Atherosclerosis is caused by chronic inflammation at the site of damaged vascular endothelium and lipid-laden foamy macrophages derived from infiltration of monocytes into the arterial wall, and it results in coronary stenosis and thrombotic obstruction after atherosclerotic plaque disruption[1]. Percutaneous coronary intervention (PCI) is now widely accepted worldwide for the treatment of coronary artery disease due to atherosclerosis. In 1977, PCI by plain old balloon angioplasty (POBA) was performed for the first time by Gruntzig[2] to treat angina pectoris. In 1986, Sigwart et al[3] implanted a self-expandable stainless-steel stent to prevent acute occlusion and chronic restenosis caused by intimal dissection after balloon dilatation and elastic recoil of the coronary artery, respectively. In 1994, randomized clinical trials showed that bare-metal stent (BMS) implantation was superior to POBA with regard to short-term procedural success and long-term arterial patency[4,5]. However, in-stent restenosis (ISR) occurred in approximately 20%-30% of cases, causing the long-term failure of PCI that was bestowed the title of the “Achilles’ heel” of PCI. According to pathological investigations, the primary pathogenesis of ISR is neointimal hyperplasia due to migration and proliferation of vascular smooth muscle cells (VSMCs) from the media. In the 2000s, the drug-eluting stent (DES) was introduced to prevent inhibition of neointimal hyperplasia and ISR of the BMS. Application of the DES to coronary artery disease has dramatically reduced the incidence of ISR in the clinical setting[6,7]. The so-called “first-generation DESs” were composed of a stainless steel stent platform and was coated with durable polymer-releasing anti-proliferative drugs. Although the first-generation DES, the sirolimus-eluting stent (SES) and paclitaxel-eluting stent (PES), decreased ISR, they are associated with a steady increase in very late stent thrombosis (VLST; > 1 year post-stent implantation) due to delayed re-endothelialization or a hypersensitivity reaction to the stent polymer[8]. Therefore, the next-generation DES were developed with new technology; specifically, the main feature of these DES was the inclusion of a biocompatible or biodegradable polymer to reduce vessel inflammation and a thin stent strut for normalization of rheological flow around the strut to diminish thrombogenicity. The second-generation DES, namely, zotarolimus-eluting stents, everolimus-eluting stents, and biodegradable polymer-coated biolimus-eluting stents, showed reduced incidences of VLST[9-11]. Nevertheless, the placement of second-generation DES was found to cause acute coronary syndrome originating from the stent segment[12].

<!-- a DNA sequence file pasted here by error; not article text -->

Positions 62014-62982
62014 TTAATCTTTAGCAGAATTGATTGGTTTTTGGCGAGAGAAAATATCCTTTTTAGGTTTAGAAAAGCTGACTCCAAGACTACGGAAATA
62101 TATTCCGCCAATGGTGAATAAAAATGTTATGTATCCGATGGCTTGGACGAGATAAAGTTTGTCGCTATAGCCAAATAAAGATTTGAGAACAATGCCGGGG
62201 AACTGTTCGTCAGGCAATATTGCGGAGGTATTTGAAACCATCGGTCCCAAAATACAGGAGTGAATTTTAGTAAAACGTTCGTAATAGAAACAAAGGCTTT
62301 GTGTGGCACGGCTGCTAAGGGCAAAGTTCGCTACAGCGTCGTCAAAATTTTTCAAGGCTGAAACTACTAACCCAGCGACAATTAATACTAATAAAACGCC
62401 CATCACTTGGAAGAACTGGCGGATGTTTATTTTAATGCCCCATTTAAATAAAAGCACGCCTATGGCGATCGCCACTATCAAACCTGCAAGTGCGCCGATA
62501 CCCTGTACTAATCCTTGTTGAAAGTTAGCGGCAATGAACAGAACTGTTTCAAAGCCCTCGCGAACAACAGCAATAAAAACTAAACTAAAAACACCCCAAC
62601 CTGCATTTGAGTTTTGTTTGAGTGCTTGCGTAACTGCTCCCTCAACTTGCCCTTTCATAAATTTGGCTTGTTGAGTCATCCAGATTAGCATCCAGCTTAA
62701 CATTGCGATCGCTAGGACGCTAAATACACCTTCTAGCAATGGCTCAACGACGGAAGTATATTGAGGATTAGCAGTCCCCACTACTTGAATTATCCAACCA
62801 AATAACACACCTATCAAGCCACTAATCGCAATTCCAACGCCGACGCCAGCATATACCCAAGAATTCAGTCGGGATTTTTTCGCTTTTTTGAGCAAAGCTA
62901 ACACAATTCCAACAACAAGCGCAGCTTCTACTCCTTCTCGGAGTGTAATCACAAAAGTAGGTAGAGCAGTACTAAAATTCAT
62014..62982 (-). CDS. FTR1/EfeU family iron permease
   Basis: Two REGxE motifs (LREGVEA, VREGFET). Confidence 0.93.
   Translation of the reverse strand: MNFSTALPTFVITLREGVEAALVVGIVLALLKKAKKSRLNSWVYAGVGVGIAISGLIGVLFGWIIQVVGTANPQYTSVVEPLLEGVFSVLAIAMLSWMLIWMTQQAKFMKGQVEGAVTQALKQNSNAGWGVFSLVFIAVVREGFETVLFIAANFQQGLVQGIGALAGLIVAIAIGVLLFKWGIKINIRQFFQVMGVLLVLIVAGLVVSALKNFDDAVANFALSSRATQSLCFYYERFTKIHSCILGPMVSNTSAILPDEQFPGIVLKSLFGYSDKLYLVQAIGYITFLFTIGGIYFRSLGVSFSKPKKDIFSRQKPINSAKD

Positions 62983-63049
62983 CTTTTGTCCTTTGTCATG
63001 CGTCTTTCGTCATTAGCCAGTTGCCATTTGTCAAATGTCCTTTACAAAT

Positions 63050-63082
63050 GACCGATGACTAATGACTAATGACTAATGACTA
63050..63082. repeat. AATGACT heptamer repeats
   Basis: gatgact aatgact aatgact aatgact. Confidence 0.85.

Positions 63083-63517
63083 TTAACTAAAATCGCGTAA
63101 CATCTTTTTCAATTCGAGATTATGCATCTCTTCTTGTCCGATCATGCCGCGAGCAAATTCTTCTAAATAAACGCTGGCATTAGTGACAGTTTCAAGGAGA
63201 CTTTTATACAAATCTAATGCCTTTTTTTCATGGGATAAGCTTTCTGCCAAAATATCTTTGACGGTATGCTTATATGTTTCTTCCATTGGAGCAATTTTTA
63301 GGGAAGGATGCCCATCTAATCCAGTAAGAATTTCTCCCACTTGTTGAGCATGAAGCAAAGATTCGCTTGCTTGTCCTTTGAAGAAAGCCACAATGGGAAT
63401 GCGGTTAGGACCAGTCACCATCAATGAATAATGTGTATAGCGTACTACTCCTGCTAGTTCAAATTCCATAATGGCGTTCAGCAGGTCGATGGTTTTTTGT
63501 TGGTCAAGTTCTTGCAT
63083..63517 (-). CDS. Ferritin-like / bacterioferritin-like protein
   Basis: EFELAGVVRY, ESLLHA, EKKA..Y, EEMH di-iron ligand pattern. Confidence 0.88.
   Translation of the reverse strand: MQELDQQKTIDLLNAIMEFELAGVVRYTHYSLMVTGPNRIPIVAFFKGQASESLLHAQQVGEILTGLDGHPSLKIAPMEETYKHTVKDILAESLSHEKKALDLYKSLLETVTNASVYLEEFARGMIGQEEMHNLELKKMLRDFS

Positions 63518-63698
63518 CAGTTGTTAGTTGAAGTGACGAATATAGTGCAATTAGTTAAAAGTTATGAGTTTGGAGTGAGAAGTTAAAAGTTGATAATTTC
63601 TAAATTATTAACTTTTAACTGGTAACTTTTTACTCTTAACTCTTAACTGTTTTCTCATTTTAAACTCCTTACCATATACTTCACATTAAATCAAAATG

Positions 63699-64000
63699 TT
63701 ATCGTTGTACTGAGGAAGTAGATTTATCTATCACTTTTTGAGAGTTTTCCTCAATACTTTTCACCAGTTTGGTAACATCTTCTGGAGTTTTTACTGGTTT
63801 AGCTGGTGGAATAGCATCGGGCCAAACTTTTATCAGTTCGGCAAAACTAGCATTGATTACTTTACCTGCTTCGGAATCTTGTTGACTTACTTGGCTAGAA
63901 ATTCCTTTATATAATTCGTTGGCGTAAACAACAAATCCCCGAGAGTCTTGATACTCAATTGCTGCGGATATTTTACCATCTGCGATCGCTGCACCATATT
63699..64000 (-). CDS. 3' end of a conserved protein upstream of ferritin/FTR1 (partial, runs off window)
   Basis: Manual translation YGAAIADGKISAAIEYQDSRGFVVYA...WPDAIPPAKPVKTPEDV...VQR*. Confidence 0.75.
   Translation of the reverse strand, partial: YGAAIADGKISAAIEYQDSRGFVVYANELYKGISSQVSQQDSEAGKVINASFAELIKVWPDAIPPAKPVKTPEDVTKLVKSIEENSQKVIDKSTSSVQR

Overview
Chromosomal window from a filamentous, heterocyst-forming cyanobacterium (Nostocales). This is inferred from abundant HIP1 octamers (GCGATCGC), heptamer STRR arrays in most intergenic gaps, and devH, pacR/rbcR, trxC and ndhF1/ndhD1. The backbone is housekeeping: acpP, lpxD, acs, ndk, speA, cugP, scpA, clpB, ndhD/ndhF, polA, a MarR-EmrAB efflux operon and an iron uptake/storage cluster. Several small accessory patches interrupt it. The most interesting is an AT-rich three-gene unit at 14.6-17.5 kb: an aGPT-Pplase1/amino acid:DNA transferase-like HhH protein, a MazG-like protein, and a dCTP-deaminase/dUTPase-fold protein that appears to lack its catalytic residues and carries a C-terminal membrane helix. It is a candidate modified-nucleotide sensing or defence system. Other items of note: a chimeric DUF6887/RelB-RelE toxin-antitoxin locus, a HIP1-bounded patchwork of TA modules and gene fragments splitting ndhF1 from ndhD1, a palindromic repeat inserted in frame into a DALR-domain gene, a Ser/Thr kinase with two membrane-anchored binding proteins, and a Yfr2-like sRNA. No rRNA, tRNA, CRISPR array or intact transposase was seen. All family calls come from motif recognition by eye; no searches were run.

Although metallic coronary stents, BMS, and DES resolve the problem of coronary lumen stenosis or occlusion in the acute phase after their implantation, they potentially cause new problems in the chronic phase, such as late ISR and VLST. It is now understood that some of these phenomena arise from the new pathogenic concept of “neoatherosclerosis”, which is defined as the phenomenon of the transformation of stent neointima from normal neointima to an atherosclerotic lesion. We will review basic and clinical studies concerning topical problems of neoatherosclerosis that are associated with coronary stenting.

VASCULAR RESPONSE AFTER PCI